Tag Archives: High Representative on the Foreign and Security Policy

Is Jerzy Buzek the True Voice of EU’s Foreign Policy?

Fellow bloggers Kosmopolit and John Worth have already weighed in on the (lack of) reaction by the European Union on the events unfolding in Egypt. Their analysis of the relative inactivity of the EU’s institutions is worth reading.

What I would like to point out is that the President of the European Parliament, Jerzy Buzek, was much more specific in addressing the situation in Egypt. He made a statement on Friday, 28 January, saying:

“The entire world is watching what is happening in Egypt tonight and will hold the authorities accountable for any inappropriate use of force or any innocent death. (…) I call on Egypt, as a partner country of the EU, to fully respect the fundamental rights and freedoms of their citizens.”

Now, this isn’t the first time Mr. Buzek has responded quickly with an unequivocal statement. He also addressed the violence against protesters in Belarus, specifically calling on Lukashenko to stop the violence. The High Representative remained silent on Belarus for a few days, too.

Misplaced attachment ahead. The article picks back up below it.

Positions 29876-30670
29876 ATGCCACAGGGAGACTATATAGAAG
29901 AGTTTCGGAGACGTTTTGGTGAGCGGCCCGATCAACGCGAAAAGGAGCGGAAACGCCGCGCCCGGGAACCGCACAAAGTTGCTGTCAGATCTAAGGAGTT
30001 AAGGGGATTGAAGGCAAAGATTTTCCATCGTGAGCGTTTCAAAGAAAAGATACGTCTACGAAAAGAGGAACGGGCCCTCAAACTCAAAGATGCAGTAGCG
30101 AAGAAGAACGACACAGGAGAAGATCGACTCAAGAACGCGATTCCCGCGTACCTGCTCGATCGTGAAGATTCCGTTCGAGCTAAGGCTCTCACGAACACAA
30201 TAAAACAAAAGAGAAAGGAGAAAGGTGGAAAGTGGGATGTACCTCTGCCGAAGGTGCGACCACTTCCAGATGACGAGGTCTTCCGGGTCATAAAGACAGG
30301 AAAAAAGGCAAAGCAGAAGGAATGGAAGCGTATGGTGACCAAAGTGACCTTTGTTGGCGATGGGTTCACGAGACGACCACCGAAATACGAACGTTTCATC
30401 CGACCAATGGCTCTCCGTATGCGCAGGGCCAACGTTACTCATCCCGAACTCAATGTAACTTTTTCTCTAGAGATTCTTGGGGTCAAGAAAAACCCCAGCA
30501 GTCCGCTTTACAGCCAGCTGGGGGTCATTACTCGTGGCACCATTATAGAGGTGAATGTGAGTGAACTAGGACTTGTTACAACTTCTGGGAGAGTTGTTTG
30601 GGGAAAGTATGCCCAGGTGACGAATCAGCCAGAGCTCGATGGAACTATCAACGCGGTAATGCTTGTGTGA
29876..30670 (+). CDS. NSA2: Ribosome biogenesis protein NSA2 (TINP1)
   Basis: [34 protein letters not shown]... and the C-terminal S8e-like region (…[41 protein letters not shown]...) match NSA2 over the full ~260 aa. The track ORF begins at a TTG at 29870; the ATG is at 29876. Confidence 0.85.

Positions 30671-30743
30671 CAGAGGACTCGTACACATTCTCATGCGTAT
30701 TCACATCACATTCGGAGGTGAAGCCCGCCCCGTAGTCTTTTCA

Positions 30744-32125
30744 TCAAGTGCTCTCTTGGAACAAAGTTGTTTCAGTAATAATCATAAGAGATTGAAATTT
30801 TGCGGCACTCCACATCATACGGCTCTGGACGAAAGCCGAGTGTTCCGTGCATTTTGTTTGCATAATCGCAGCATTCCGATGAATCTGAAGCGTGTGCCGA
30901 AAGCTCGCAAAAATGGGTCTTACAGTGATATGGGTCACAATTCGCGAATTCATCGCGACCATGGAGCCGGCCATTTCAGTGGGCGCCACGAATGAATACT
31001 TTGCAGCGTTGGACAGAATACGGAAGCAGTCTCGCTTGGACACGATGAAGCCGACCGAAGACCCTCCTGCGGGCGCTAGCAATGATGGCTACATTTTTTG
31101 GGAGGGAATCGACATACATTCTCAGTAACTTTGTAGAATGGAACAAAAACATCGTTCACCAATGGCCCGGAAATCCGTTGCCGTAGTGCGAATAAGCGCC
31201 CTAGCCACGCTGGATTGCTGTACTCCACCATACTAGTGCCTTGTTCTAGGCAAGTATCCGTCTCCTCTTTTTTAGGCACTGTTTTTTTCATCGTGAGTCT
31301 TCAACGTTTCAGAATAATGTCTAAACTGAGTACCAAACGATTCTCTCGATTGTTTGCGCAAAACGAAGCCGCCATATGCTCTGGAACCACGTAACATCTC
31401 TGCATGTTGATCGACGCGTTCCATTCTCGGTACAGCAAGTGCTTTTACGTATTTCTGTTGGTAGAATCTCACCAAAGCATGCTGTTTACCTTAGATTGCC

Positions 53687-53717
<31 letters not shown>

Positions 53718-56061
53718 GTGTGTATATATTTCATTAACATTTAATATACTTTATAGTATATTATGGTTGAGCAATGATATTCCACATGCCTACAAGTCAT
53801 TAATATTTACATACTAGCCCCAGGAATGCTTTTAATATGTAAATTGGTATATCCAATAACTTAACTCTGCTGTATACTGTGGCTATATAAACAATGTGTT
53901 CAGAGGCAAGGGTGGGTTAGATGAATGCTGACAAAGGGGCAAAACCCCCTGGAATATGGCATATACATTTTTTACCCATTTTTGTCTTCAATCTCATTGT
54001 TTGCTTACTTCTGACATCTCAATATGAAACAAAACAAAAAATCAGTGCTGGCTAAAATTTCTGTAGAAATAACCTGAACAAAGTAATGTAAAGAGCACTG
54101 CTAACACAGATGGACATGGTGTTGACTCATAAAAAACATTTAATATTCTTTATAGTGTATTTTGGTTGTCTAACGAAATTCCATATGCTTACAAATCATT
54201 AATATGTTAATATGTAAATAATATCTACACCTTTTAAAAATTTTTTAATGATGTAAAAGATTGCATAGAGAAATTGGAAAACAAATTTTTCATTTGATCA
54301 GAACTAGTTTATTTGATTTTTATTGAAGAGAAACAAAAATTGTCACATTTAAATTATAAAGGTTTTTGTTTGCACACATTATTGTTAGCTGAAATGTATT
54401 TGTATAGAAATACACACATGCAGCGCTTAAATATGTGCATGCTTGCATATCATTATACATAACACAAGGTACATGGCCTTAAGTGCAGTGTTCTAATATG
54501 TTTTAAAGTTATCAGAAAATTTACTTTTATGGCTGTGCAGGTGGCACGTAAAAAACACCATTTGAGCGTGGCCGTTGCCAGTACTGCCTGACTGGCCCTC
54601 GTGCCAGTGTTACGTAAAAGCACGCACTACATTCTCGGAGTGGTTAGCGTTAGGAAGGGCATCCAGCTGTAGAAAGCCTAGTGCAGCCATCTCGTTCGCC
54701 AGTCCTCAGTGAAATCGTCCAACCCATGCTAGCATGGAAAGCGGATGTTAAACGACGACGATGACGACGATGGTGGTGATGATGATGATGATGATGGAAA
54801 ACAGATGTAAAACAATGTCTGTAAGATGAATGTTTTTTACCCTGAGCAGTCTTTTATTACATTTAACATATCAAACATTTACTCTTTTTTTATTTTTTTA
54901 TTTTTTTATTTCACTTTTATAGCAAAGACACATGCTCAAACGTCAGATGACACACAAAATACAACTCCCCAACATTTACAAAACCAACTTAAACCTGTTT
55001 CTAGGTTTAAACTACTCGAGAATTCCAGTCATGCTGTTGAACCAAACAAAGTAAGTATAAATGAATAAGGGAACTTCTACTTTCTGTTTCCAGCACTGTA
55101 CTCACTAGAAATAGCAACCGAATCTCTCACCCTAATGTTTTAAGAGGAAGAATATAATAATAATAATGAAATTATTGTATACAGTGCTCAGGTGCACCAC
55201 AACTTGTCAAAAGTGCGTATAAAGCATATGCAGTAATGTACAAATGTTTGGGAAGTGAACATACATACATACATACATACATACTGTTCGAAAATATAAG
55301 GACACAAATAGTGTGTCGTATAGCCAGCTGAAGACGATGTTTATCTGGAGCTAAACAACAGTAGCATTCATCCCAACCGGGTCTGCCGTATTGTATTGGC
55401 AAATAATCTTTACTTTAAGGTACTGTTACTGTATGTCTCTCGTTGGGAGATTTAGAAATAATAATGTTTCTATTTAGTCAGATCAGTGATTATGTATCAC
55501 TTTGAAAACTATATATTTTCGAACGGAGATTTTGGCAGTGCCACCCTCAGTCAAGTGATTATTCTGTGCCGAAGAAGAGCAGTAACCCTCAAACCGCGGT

It should be clear that the High Representative cannot act before aligning positions of all Member States. It takes only one Member State – for example, Italy, to block a common position (art. 31 TEU). That is why Ashton is significantly restrained in her field of action.

It appears that Mr. Buzek’s statements are, in such situations, the only legitimate and decisive voice coming from the institutions of the European Union.



Summary of the Council Decision on the Organization of the European External Action Service

The Council Decision establishing the organisation and functioning of the European External Action Service (EEAS) has been published in the Official Journal. The decision was adopted after some negotiations with the European Parliament, which, although only consulted in this procedure, wielded significant influence over the final result.

The decision specifically underscores that the European Parliament will fully play its role in the external action of the Union, including its functions of political control as provided for in Article 14, para. 1 TEU. The High Representative will regularly consult the European Parliament on the main aspects and the basic choices of the CFSP and will ensure that the views of the European Parliament are duly taken into consideration.